Clothing collection bags may not be the most glamorous end of the charity market but despite the fact that they bring in millions of pounds a year to good causes and Royal Mail there is no sanction for delivering bags to consumers who have specifically requested not to receive them.
That is according to the final ruling of the now defunct Fundraising Standards Board, which has admitted it can take no action against the Salvation Army’s trading arm – or Royal Mail door-to-door – despite the fact that a bag was delivered to one household displaying signage that requested no unsolicited marketing materials.
The FRSB’s replacement, the Fundraising Regulator, is now looking into why collection bags are not included in the Code of Fundraising Practice.
The complainant originally contacted the Salvation Army Trading Company in December last year to object to receiving a collection bag, despite a ‘cease and desist’ notice displayed on the complainant’s door requesting no unsolicited marketing materials.
During the adjudication, the FRSB insisted that the Salvation Army had been respectful in its approach to the public and had made reasonable efforts to ensure that Royal Mail was complying with the Code.
The trading company had specifically requested that Royal Mail and its distributors should not deliver to addresses displaying ‘No junk mail’ signage.
The charity was found to have dealt with the complaint itself in a respectful and thorough manner, also having removed the household’s postcode from all future distribution lists to ensure that the complainant received no further charity collection bags.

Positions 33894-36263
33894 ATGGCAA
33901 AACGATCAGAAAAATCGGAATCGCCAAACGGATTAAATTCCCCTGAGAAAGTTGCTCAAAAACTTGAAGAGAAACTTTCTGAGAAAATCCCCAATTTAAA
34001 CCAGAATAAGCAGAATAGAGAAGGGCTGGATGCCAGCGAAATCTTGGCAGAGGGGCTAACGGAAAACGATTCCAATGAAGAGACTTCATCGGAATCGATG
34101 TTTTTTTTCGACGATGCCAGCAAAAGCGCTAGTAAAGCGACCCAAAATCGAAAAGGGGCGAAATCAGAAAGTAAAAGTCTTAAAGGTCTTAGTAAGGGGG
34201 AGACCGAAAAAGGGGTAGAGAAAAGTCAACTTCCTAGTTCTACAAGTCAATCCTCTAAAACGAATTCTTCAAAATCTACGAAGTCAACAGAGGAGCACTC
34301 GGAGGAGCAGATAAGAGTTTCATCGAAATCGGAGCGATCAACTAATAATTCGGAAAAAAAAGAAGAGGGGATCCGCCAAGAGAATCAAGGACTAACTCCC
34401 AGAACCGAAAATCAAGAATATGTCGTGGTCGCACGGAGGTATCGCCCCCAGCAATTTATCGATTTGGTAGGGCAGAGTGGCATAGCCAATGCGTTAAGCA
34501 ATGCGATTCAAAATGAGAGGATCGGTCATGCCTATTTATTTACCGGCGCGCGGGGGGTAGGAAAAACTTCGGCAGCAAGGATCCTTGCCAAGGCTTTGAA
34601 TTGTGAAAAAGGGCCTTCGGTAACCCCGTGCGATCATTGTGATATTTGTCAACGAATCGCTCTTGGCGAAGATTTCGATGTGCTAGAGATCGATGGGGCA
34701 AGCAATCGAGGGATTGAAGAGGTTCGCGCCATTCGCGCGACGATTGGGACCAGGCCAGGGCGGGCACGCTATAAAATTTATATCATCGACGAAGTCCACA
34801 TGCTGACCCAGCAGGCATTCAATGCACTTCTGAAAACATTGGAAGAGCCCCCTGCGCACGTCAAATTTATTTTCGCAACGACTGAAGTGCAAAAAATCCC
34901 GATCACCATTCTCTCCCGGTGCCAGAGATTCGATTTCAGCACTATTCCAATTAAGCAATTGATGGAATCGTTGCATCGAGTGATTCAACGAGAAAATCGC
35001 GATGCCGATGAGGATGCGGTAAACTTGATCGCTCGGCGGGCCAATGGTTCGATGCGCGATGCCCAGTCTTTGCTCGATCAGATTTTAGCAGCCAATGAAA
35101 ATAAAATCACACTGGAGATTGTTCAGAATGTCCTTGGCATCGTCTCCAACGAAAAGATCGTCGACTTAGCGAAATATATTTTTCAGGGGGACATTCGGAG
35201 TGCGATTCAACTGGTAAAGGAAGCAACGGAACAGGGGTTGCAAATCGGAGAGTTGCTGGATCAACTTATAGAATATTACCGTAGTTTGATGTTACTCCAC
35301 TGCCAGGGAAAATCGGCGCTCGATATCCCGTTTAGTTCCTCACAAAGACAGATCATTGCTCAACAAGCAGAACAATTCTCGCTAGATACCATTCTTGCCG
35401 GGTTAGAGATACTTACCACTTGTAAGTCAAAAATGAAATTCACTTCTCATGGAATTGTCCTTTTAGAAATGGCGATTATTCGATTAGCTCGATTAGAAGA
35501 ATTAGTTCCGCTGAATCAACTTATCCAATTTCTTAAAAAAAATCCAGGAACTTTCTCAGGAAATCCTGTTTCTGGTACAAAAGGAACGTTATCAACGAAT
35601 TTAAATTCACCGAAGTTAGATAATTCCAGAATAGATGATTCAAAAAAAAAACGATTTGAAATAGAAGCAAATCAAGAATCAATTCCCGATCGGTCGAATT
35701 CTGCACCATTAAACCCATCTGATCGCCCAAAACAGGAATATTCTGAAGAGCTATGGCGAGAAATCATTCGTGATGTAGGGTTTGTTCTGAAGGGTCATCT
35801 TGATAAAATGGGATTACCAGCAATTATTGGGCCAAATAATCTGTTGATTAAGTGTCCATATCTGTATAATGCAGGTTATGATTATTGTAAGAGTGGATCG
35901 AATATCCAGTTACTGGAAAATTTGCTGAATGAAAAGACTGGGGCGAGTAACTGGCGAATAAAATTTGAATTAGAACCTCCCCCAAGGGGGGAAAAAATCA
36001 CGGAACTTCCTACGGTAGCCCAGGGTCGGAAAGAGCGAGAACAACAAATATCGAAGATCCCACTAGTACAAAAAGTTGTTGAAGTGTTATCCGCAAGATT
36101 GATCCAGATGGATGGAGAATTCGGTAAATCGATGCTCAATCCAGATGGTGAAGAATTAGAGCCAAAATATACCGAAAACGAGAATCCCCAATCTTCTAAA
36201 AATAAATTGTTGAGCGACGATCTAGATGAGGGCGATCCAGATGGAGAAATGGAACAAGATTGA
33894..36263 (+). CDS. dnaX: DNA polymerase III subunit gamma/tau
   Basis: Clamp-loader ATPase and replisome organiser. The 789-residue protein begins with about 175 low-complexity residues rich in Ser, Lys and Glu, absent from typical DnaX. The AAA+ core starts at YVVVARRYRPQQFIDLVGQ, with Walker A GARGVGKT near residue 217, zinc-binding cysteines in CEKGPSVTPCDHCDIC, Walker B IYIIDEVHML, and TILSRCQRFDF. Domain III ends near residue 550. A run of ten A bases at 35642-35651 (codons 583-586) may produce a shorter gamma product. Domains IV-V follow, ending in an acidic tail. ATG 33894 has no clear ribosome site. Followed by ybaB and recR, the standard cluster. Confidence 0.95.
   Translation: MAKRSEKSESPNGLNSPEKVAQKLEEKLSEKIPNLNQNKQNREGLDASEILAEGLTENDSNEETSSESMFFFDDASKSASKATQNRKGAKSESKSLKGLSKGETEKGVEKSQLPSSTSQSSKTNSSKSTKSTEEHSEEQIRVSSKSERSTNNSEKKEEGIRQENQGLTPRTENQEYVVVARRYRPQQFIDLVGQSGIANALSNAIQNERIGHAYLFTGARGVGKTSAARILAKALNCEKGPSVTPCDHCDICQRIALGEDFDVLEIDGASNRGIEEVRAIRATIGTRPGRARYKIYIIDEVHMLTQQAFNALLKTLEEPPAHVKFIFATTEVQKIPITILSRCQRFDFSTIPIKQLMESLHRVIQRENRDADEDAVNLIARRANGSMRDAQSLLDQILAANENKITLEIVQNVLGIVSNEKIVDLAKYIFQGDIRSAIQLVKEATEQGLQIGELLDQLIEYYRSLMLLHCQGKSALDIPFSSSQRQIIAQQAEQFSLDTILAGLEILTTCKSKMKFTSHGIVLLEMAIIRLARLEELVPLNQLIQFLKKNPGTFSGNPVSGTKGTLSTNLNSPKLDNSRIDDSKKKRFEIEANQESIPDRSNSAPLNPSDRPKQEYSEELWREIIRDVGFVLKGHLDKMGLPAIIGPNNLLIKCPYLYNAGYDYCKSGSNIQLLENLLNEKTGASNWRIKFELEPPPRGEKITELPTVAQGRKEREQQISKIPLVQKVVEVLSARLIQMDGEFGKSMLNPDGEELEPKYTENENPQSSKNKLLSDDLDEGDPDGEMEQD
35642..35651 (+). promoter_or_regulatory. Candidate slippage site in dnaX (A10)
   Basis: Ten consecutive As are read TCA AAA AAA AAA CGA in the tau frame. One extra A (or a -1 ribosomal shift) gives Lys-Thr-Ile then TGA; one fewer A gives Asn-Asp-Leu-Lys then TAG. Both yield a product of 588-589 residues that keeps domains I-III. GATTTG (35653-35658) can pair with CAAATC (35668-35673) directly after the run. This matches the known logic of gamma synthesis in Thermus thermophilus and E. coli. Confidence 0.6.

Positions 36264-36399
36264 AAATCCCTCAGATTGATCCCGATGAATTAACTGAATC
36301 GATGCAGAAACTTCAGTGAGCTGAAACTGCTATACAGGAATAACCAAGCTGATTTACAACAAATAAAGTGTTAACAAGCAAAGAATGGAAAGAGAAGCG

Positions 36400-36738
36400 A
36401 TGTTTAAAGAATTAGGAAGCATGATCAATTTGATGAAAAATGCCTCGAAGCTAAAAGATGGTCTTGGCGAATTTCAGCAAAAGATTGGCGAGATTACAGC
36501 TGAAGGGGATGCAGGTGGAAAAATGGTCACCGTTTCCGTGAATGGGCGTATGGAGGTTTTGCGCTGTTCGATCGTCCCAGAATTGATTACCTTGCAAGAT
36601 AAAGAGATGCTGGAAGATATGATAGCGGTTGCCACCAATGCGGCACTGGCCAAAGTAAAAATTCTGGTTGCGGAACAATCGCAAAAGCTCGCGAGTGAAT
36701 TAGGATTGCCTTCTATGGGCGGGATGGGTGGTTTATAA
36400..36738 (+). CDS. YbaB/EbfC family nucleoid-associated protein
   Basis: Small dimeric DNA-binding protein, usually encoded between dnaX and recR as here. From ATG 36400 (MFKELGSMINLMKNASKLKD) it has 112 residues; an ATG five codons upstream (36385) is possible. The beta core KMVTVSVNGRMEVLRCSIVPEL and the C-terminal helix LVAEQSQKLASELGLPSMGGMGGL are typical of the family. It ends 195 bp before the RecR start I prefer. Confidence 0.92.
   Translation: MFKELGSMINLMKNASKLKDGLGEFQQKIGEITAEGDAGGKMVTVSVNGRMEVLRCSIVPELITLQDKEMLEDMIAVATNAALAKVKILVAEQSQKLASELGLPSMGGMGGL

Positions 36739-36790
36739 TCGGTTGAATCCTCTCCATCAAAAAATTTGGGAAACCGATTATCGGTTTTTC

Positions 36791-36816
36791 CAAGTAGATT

However, the FRSB criticised the charity for not including a stipulation within its terms of agreement with Royal Mail that its distributors would not approach households displaying such signage.
Since the complaint was raised, the Salvation Army has advised Royal Mail that they cannot work together on future collection activities unless the postal company confirms that it will not deliver to households displaying a sign requesting no unsolicited mail or materials. The contract is sizeable; the charity delivers over 400,000 clothing collection bags to homes across the UK each week.
The adjudication report has now been passed to the Fundraising Regulator, which took on regulatory responsibility for charity fundraising and ownership of the Code in July 2016.
Commenting on the adjudication, Stephen Dunmore, chief executive of the Fundraising Regulator, said: “The FRSB’s final adjudication again shows how essential it is for charities and their partners to respect the wishes of households that do not want to receive marketing, particularly where a sign has been put up to make this plain. In light of the findings of this adjudication, the Fundraising Regulator will now consider whether the Code needs to be amended.
“The complainant has raised additional concerns with the FRSB about other organisations. As the Fundraising Regulator, we will be writing to those organisations in order to bring to their attention the wish of the complainant to receive no further collection bags and to ensure that those wishes are respected.”
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